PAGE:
The library at Lincoln M. Alexander Secondary School in Toronto was never louder than on Tuesday when the Bills Toyota Rookie Club infused the school with life, excitement and a $3,000 donation.
Students lined the halls and pushed outside of the school in eager anticipation of the players' arrival. Bills rookies James Hardy, Leodis McKelvin, Steve Johnson, Chris Ellis, Jonathan Stupar, Xavier Omon, Marcus Buggs, Bruce Hall, and C.J. Hawthorne streamed off the team bus to a Beatles-like reception of screaming fans and an array of Toronto media.
The players made their way to the school's library, where they were greeted by faculty, staff and, once again, a crowd of screaming fans who got up and stood on their chairs, giving the Bills an applause that was fitting of a touchdown at Ralph Wilson Stadium.
Excited Lincoln football players individually introduced the Bills, reciting the height, weight and position of each player.
The Bills rookies then delivered their lasting message.
"I know you're all trying to build a program," Hardy said after pumping his fist in the air. "I just wanted to let you know you're going to do it together."
Hardy told the students the game of football brings unity and excitement and that it was up to each student to use their God given talents both on and off the field.
"You've got to go all out, have no fear, and give 100 percent in everything you do, no matter what it is," Hardy said.
Hall told students the true key to success is found in day-by-day diligence and preparation.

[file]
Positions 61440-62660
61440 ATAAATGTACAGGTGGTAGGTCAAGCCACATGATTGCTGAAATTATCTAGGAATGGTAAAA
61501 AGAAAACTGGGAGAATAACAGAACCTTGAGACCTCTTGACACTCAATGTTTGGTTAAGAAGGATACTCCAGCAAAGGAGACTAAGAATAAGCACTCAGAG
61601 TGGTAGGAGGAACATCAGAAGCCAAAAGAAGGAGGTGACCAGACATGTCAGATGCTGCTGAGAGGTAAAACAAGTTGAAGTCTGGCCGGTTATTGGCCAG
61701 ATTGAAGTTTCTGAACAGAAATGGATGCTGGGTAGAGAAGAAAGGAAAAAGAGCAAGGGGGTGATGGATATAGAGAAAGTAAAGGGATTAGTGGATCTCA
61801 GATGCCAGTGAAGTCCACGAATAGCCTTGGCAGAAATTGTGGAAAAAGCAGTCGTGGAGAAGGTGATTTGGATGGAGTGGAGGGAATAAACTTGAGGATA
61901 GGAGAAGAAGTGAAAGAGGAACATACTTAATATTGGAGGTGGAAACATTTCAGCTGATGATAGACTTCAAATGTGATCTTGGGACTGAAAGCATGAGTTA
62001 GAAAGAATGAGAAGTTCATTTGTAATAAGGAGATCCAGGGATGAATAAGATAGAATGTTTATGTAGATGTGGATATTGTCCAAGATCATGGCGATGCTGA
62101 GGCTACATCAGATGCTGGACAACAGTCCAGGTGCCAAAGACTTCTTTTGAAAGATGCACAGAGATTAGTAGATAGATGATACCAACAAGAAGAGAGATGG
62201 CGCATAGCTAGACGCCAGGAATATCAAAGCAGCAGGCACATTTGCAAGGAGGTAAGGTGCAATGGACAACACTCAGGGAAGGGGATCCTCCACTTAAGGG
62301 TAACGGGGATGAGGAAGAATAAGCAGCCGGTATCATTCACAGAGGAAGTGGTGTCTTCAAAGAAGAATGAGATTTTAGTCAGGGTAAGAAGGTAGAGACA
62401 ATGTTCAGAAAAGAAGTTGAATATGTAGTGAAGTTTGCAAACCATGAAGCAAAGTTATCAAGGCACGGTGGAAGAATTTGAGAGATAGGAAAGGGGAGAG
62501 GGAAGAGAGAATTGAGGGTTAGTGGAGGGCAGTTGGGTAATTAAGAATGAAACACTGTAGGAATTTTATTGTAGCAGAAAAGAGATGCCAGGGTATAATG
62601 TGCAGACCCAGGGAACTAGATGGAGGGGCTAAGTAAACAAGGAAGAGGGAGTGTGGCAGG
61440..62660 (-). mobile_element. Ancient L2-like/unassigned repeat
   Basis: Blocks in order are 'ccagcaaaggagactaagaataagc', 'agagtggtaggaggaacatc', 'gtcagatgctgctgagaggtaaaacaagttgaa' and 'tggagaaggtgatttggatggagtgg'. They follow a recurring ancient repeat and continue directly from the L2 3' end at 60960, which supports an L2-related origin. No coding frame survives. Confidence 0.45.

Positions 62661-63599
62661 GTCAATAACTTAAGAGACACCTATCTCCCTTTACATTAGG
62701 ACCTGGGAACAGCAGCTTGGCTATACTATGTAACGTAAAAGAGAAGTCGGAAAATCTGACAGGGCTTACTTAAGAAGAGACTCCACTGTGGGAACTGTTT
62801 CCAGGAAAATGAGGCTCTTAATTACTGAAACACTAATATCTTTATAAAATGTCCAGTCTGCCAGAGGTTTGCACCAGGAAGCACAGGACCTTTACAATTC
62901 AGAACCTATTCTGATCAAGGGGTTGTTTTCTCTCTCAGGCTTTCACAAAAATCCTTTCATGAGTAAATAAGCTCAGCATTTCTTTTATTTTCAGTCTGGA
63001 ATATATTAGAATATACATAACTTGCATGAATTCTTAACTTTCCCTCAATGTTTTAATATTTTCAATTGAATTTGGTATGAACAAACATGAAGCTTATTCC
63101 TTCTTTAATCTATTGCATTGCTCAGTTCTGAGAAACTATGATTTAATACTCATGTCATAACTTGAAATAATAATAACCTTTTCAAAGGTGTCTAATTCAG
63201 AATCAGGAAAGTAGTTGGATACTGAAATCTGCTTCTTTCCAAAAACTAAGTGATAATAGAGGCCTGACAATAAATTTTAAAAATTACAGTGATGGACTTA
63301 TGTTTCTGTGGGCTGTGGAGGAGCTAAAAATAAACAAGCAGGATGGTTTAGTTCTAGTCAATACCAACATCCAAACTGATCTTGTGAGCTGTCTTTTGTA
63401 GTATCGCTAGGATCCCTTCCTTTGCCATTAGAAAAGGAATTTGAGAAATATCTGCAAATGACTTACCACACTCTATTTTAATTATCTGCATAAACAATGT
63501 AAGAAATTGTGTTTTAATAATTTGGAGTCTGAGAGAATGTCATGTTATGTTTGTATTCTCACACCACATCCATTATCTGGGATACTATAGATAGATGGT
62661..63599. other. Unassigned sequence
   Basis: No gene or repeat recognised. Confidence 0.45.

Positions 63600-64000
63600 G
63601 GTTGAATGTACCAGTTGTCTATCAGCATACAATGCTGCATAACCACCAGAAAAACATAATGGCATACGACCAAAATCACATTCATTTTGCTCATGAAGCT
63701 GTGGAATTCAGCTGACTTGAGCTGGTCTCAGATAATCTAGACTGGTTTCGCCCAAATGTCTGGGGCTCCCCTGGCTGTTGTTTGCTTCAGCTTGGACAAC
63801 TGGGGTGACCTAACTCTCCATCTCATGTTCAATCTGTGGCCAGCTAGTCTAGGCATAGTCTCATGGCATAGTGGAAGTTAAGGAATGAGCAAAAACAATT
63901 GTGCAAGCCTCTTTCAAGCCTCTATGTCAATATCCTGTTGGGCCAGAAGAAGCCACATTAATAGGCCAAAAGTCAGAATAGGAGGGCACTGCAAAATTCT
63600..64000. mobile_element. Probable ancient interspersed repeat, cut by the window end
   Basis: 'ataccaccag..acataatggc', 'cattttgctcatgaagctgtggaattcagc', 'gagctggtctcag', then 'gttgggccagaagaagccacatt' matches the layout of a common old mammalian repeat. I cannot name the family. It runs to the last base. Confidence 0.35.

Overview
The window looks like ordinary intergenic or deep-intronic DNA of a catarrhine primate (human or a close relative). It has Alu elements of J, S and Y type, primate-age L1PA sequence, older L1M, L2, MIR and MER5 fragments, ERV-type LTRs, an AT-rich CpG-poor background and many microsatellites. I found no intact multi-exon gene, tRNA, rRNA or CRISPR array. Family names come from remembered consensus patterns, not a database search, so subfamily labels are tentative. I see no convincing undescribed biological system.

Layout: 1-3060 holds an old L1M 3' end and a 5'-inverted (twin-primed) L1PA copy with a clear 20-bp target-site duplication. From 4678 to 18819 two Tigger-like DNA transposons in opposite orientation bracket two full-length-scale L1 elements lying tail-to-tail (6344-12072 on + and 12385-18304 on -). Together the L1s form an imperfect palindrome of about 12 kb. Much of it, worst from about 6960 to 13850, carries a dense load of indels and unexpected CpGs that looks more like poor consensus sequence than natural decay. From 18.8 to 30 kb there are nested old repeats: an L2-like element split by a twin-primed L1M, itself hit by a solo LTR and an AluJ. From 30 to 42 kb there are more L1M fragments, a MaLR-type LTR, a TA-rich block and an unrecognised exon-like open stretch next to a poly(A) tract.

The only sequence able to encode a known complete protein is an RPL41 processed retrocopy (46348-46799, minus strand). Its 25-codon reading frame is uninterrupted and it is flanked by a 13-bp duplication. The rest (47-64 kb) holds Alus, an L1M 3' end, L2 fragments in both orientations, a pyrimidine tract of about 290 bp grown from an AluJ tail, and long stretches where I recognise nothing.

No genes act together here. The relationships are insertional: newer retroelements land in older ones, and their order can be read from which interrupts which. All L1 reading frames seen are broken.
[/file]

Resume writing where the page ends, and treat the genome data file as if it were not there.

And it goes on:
"It's hard work, dedication, taking pride in what you do," Hall said. "Just going out there, every day, wanting to get better, whether it's on the field, perfecting your craft or in the classroom."
Johnson quickly became the crowd's fan favorite, as the crowd cheered wildly each time he stood up to speak.
Johnson compared education to the key that opens up a lockbox filled with goals.
"Education is the key to opening up that box and getting what you need," Johnson said.
One student asked the team whether they ever got picked on in their younger years.
Hardy jumped out of his seat, came over to the boy and explained to everyone that if someone was picking on them, then that person saw something in them they didn't see in themselves. He encouraged students not to judge anybody.
Hardy later explained the true quality needed for success.
"You can play any sport, but if you don't have it right here (pointing to his heart), it's not going to come out," he said.
At the conclusion of the brief question and answer session, Ellis announced the Bills would donate $3,000 to the recently established Lincoln football program.
Lincoln head coach Matt Ferguson said he started the team to give kids something to do. He said some of his 44 players had never seen a football game before they started playing at Lincoln.
Ferguson said the Bills' donation will help his team "vastly" and allow the program to buy a blocking sled. Currently, Lincoln shares equipment with a nearby little loop football league.
Lincoln defensive back/outside linebacker Henry Minnis said the Bills pushed Lincoln to do more than they thought was possible with education. He said the excitement of the visit would stay with him for "a few weeks."
Lincoln running back Michael Parchment said Johnson's message about education opening up the lockbox really stuck with him.
The team, currently 1-4, hopes to close out its season with two more victories, the first today against rival Turner Fenton.
"It'll give us that drive to beat Turner," Minnis said.